In 2015, the charity began rescuing children who were spotted in canoes on the lake, but in 2018 it switched to night raids of on-shore locations where children were said to be kept overnight.
The raid that night in the village of Mogyigna was one such mission. It was dubbed Operation Hilltop.
Africa Eye began investigating IJM after becoming aware of concerns over their work in Ghana and placed an undercover reporter on the staff at the charity.
As Operation Hilltop unfolded, we were able to monitor what staff were saying to each other on an IJM WhatsApp group. We also gained access to social services’ documents relating to the case, giving Africa Eye an unprecedented insight into the planning, execution and aftermath of the IJM’s rescue mission.
That evidence shows that while IJM was telling their partners in both the police force and social services that the four children had been trafficked, internally the charity had reached a different conclusion.
An IJM legal officer said in an internal message sent after the raid that the charity had already concluded there were “no elements of trafficking” in the case of Fatima and two of the other children taken that night from Mogyigna. Only one of the four cases, Fatima’s cousin Mohammed, included elements of trafficking, according to the legal officer – a conclusion that is disputed by Mohammed’s family.
But the mission to remove all four children, aged between five and 11, went ahead anyway because IJM concluded the children were at risk of being used for child labour, an issue that, although serious, would not have merited such an aggressive raid.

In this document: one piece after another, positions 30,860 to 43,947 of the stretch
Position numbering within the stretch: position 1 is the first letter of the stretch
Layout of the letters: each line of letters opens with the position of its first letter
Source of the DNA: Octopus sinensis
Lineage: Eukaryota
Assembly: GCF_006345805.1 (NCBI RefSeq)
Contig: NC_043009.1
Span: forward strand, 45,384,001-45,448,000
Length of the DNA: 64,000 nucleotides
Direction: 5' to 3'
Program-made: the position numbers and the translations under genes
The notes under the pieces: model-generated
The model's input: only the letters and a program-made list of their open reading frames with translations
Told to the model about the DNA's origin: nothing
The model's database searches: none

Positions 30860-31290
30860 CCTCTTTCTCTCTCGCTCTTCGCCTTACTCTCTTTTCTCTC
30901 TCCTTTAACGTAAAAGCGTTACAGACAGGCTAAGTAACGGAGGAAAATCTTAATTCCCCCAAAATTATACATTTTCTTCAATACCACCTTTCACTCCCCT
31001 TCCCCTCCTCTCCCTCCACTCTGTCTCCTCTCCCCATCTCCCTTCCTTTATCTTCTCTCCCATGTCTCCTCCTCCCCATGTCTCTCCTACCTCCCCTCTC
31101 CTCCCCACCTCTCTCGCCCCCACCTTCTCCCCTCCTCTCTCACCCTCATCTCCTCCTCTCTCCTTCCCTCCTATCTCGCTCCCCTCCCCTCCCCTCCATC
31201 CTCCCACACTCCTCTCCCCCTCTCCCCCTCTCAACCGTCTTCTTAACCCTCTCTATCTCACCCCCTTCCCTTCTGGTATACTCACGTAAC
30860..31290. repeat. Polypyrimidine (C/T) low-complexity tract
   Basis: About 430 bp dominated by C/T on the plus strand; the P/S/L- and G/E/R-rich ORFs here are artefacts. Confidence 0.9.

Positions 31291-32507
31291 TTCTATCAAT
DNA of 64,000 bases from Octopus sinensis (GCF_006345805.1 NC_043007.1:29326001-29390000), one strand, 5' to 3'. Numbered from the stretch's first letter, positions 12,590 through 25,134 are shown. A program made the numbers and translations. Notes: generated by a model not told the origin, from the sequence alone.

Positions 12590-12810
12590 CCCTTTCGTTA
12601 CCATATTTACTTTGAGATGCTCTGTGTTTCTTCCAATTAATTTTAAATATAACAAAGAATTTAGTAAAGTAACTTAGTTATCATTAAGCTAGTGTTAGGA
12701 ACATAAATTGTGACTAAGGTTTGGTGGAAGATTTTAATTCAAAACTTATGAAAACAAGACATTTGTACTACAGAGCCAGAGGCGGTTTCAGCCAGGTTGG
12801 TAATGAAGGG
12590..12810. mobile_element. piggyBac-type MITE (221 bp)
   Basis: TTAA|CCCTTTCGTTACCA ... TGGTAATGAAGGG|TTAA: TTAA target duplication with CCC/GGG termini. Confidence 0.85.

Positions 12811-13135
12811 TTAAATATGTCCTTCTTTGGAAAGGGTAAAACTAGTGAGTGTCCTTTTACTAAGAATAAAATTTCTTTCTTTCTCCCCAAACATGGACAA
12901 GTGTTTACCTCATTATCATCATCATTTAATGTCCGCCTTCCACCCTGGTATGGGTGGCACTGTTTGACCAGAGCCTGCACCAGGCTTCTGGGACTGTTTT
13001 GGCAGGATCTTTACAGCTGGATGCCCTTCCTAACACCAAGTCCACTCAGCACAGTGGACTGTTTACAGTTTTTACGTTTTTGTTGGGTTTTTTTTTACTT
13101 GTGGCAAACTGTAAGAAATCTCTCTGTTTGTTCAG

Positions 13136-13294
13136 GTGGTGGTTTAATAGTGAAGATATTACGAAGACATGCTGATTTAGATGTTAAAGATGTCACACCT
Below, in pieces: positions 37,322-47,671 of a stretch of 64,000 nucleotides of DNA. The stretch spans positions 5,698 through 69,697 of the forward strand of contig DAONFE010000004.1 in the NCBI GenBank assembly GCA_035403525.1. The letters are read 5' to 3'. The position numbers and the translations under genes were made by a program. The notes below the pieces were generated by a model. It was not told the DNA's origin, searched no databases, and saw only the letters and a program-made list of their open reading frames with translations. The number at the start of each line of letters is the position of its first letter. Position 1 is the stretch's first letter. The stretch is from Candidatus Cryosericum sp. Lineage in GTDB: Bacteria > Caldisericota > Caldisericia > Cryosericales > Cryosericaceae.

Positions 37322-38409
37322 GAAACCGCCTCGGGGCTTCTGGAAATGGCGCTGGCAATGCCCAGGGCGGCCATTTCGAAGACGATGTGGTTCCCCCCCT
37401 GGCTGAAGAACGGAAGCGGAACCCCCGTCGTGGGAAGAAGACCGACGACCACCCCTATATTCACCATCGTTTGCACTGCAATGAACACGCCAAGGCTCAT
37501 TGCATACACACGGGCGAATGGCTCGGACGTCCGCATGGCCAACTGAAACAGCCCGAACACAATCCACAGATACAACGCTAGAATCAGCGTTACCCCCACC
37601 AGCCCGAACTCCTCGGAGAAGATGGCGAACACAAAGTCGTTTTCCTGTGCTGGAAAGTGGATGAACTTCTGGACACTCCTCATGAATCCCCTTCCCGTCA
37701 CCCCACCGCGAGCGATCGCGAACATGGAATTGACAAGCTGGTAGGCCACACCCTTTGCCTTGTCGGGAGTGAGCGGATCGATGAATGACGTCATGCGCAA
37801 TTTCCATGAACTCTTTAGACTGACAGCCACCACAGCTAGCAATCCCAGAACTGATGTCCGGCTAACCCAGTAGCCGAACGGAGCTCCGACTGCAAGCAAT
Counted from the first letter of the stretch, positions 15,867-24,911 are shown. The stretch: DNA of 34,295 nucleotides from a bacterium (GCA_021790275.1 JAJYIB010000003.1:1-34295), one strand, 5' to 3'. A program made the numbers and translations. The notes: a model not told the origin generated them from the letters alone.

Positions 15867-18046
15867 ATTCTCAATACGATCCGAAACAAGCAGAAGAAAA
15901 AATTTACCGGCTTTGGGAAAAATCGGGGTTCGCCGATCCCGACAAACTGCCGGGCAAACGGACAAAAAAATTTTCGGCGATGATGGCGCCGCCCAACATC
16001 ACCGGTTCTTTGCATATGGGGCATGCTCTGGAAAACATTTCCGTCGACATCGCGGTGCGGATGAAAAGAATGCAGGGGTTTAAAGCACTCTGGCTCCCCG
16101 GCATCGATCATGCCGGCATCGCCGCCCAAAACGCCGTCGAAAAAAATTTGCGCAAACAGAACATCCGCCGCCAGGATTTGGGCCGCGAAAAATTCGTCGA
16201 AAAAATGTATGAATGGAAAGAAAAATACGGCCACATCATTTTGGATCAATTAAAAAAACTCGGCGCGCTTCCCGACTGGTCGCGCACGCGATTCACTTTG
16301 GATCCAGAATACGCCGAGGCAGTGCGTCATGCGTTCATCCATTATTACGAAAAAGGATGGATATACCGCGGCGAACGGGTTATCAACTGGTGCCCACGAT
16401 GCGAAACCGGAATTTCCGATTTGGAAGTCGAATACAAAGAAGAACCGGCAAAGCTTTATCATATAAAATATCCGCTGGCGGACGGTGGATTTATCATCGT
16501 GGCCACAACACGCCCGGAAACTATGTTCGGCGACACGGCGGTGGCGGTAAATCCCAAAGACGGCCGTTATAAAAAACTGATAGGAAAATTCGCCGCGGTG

The internal messages said that as the children were not in school and “working between the hours the law states they should not work, and deprived of good health then there was a need to rescue them [as they were] being used for the purposes of child labour”.
Fatima and the other three children were housed at an IJM-partner shelter, separated from their relatives for more than four months, before an investigation by Ghanaian social services concluded the children had not been trafficked and they should be reunited with their families.
Fatima is now back in the village, under the care of her grandmother Sana, while Mohammed’s father decided the boy should live elsewhere, as did the father of the other two children.
When Africa Eye visited Mogyigna, five months after the rescue, villagers there told us they were happy the children had been returned, but they said the after-effects of Operation Hilltop were still being felt.
Fatima said that she was afraid the BBC team had come to take her away again.
“I was terrified and I started crying,” the 11-year-old said about the night of Operation Hilltop. “I thought they were taking us away to kill us. We didn’t know where they were taking us.”
While in the shelter she thought her “grandmother, grandfather, uncles had died”.
“When I was taken away, I cried a lot while thinking about my family,” she added.
Fatima’s uncles, Nantogma Abukari and Sayibu Alhassan, were arrested during the operation.
They were prosecuted on charges of child trafficking and child labour and spent all their savings to attend court and bail hearings. Every return trip to court cost them more than 1,500 Ghana cedis ($132; £104) in travel – the equivalent of almost two months’ work.